Parental marital status and childhood overweight and obesity in Norway: a nationally representative cross-sectional study
- Anna Biehl1,2,
- Ragnhild Hovengen1,
- Else-Karin Grøholt1,
- Jøran Hjelmesæth2,3,
- Bjørn Heine Strand1,
- Haakon E Meyer1,4
- 1Division of Epidemiology, Norwegian Institute of Public Health, Oslo, Norway
- 2The Morbid Obesity Centre, Vestfold Hospital Trust, Tønsberg, Norway
- 3Faculty of Medicine, Department of Endocrinology, Morbid Obesity and Preventive Medicine, University of Oslo, Oslo, Norway
- 4Faculty of Medicine, Department of Community Medicine, University of Oslo, Oslo, Norway
- Correspondence to Dr Anna Biehl;
- Received 19 November 2013
- Revised 21 March 2014
- Accepted 25 March 2014
- Published 4 June 2014
Objective Sociodemographic changes in Norway and other western industrialised countries, including family structure and an increasing proportion of cohabiting and divorced parents, might affect the prevalence of childhood overweight and obesity issues. We aimed to examine whether parental marital status was associated with general and abdominal obesity among children. We also sought to explore whether the associations differed by gender.
Setting 127 primary schools across Norway.
Participant 3166 third graders (mean age 8.3 years) participating in the nationally representative Norwegian Child Growth Study in 2010.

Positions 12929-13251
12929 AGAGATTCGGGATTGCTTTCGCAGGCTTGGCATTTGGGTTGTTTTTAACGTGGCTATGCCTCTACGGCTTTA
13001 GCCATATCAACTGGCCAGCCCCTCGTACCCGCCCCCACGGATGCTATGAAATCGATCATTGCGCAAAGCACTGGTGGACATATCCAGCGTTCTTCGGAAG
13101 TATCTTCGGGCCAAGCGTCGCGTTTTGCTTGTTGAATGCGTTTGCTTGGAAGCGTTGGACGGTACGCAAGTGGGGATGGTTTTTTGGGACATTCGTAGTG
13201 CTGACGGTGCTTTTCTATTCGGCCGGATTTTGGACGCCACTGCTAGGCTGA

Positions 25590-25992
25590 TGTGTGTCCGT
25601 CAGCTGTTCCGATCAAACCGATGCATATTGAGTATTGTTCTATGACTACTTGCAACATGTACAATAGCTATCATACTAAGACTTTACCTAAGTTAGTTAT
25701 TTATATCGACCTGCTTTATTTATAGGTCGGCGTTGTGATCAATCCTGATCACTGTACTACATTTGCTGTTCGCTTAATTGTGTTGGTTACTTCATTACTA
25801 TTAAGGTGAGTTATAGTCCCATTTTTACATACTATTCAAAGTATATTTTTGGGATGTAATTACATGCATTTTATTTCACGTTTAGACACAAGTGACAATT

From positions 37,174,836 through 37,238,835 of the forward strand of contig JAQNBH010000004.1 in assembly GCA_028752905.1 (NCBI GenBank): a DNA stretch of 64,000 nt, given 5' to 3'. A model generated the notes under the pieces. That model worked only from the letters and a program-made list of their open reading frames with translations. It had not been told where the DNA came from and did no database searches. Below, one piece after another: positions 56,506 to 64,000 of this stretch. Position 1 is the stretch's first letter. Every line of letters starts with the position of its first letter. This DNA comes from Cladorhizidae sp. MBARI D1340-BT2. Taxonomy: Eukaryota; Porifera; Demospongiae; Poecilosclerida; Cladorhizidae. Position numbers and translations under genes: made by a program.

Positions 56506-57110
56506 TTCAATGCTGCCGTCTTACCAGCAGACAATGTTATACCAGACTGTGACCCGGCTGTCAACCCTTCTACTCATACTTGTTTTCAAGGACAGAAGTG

Measurements Height, weight and waist circumference were objectively measured. The main outcome measures were general overweight (including obesity; body mass index ≥25 kg/m2) using International Obesity Task Force (IOTF) cut-offs and abdominal obesity (waist-to-height ratio ≥0.5) by gender and parental marital status. Prevalence ratios, adjusted for possible confounders, were calculated by log-binomial regression.
Results General overweight (including obesity) was 1.54 (95% CI 1.21 to 1.95) times more prevalent among children of divorced parents compared with children of married parents, and the corresponding prevalence ratio for abdominal obesity was 1.89 (95% CI 1.35 to 2.65). Formal tests of the interaction term parental marital status by gender were not statistically significant. However, in gender-specific analyses the association between parental marital status and adiposity measures was only statistically significant in boys (p=0.04 for general overweight (including obesity) and p=0.01 for abdominal obesity). The estimates were robust against adjustment for maternal education, family country background and current area of residence.
Conclusions General and abdominal obesities were more prevalent among children of divorced parents. This study provides valuable information by focusing on societal changes in order to identify vulnerable groups.
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